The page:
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Sampling 
Stochastic Models for Sparse and PiecewiseSmooth Signals 

M. Unser 

Sparse Representations and Efficient Sensing of Data, Schloss Dagstuhl, Jan. 30  Feb. 4, 2011 

We introduce an extended family of continuousdomain stochastic models for sparse, piecewisesmooth signals. These are specified as solutions of stochastic differential equations, or, equivalently, in terms of a suitable innovation model; this is analogous conceptually to the classical interpretation of a Gaussian stationary process as filtered white noise. The nonstandard aspect is that the models are driven by nonGaussian noise (impulsive Poisson or alphastable) and that the class of admissible whitening operators is considerably larger than what is allowed in the conventional theory of stationary processes. We provide a complete distributional characterization of these processes. We also introduce signals that are the nonGaussian (sparse) counterpart of fractional Brownian motion; they are nonstationary and have the same ωtype spectral signature. We prove that our generalized processes have a sparse representation in a waveletlike basis subject to some mild matching condition. Finally, we discuss implications for sampling and sparse signal recovery. 



Sampling: 60 Years After Shannon 

M. Unser 

Plenary talk, Sixteenth International Conference on Digital Signal Processing (DSP'09), Σαντορίνη (Santorini), Ελλάδα (Greece), July 57, 2009. 

The purpose of this talk is to present a modern, unifying perspective of sampling, while demonstrating
that the research in this area is still alive and well. We concentrate on the traditional setup where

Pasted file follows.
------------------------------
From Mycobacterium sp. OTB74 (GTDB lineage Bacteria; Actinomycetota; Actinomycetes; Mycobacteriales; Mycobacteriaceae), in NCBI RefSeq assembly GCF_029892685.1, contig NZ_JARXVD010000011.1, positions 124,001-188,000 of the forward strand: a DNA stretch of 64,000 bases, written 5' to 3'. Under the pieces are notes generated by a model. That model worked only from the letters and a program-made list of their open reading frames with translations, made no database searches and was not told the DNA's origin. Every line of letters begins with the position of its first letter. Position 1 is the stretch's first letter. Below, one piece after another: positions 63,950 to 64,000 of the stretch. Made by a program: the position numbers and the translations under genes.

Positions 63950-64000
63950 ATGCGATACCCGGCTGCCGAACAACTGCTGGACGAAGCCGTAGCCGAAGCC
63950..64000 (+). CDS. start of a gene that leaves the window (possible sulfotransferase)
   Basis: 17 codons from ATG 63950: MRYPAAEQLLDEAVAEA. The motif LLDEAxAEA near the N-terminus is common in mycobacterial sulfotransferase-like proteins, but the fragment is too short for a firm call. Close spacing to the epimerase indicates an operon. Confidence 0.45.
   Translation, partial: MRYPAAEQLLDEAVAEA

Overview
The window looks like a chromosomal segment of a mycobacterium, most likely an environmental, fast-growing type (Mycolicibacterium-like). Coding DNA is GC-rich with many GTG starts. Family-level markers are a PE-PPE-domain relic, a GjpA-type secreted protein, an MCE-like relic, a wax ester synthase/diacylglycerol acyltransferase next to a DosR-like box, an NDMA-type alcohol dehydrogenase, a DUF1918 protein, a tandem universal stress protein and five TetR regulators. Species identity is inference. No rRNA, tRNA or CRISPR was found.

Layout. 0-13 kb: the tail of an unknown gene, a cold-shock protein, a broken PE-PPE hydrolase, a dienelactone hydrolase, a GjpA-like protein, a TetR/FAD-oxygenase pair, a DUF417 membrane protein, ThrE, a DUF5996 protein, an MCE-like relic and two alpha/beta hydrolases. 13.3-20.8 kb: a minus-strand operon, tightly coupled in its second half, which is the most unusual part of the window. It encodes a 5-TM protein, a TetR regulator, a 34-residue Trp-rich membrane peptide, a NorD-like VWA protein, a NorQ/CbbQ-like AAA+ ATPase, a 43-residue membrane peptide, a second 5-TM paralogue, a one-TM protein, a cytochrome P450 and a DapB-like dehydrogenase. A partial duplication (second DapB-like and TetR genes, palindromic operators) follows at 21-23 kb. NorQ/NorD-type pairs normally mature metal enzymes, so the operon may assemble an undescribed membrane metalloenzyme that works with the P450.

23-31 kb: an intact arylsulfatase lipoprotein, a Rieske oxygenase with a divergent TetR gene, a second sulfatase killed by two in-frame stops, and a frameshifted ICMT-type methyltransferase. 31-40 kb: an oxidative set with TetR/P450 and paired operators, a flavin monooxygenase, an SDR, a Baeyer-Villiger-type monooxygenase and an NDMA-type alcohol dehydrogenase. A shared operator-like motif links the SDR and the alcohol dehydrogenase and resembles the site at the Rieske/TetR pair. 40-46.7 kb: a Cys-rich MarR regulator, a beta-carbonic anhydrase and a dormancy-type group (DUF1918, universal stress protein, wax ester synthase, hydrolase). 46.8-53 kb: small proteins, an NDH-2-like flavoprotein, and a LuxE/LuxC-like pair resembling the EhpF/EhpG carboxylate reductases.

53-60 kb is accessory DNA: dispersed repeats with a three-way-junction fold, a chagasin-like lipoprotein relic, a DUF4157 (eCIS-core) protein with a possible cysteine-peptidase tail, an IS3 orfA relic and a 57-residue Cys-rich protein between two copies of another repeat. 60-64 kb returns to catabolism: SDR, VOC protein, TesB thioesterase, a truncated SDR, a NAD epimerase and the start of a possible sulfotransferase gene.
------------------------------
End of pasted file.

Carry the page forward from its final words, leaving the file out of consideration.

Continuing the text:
the samples are taken on a uniform grid, but we explicitly take into account the nonideal nature
of the acquisition device and the fact that the measurements may be corrupted by noise. We argue
in favor of a variational formulation where the optimal signal reconstruction is specified via a functional
optimization problem. The cost to minimize is the sum of a discrete data term and a regularization
functional that penalizes nondesirable solutions. We show that, when the regularization is quadratic,
the optimal signal reconstruction (among all possible functions) is a generalized spline whose type
is tied to the regularization operator. This leads to an optimal discretization and an efficient
signal reconstruction in terms of generalized Bspline basis functions. A possible variation is
to penalize the L1norm of the derivative of the function (total variation), which can also be
achieved within the spline framework via a suitable knot deletion process.


Sampling and Approximation Theory 

M. Unser 

Plenary talk, Summer School "New Trends and Directions in Harmonic Analysis, Approximation Theory, and Image Analysis," Inzell, Germany, September 1721, 2007.